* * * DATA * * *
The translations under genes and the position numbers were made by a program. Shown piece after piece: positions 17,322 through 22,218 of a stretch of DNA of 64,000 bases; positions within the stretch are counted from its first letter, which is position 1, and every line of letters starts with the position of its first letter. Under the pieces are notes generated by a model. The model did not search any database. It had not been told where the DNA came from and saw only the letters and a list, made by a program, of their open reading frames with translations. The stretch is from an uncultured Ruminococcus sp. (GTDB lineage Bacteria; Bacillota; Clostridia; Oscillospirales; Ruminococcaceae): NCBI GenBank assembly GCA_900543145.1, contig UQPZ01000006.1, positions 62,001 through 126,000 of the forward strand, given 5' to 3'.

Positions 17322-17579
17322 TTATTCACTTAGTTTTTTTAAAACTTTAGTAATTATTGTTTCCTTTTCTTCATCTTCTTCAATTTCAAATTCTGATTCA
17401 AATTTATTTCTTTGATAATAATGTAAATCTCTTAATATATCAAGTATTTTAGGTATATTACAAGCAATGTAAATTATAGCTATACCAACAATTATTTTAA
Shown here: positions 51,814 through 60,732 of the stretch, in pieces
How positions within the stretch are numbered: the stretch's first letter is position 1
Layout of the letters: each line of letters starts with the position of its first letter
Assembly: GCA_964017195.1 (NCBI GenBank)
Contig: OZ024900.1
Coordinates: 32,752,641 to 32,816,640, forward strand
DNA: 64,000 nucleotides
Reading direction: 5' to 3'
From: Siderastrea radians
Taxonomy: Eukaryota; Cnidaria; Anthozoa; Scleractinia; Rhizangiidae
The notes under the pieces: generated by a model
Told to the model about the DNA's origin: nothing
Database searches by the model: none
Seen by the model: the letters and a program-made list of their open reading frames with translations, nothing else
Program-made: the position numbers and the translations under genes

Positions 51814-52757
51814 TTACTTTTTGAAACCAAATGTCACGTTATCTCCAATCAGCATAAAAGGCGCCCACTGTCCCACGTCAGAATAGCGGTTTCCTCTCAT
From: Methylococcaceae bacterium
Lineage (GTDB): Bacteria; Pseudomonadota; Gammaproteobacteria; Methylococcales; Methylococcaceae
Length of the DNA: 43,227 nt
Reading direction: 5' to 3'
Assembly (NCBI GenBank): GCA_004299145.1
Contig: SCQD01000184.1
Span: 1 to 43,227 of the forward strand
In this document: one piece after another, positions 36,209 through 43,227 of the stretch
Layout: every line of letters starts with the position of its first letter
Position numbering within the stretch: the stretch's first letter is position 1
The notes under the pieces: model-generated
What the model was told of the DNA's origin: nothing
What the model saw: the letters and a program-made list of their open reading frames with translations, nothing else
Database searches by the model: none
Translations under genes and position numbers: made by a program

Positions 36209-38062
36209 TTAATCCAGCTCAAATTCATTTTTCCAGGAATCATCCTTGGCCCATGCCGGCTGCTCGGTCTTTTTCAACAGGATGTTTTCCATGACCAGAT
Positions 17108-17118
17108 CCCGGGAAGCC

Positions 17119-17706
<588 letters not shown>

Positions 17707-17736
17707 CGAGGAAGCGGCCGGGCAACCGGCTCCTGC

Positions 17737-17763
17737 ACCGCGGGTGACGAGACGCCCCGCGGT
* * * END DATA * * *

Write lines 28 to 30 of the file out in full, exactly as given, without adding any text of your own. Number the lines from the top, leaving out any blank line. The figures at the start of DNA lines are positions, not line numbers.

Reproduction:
Span: 1 to 43,227 of the forward strand
In this document: one piece after another, positions 36,209 through 43,227 of the stretch
Layout: every line of letters starts with the position of its first letter